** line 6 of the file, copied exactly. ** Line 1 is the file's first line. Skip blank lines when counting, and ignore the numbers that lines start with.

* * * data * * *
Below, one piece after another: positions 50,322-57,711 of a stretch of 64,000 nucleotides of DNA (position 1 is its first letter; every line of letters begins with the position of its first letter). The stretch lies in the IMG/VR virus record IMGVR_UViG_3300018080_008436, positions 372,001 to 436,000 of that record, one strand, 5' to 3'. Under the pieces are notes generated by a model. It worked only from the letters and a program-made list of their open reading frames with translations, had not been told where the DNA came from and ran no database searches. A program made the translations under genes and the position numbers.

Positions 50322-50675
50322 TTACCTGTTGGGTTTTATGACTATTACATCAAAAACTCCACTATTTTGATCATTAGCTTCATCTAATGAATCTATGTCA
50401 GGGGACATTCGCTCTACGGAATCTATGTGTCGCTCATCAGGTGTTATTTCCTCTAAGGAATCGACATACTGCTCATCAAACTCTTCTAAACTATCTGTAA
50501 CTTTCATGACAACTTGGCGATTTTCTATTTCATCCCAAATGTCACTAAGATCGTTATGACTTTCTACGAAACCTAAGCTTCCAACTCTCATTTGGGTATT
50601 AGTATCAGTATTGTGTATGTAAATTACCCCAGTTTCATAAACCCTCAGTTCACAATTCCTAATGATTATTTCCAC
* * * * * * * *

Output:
50601 AGTATCAGTATTGTGTATGTAAATTACCCCAGTTTCATAAACCCTCAGTTCACAATTCCTAATGATTATTTCCAC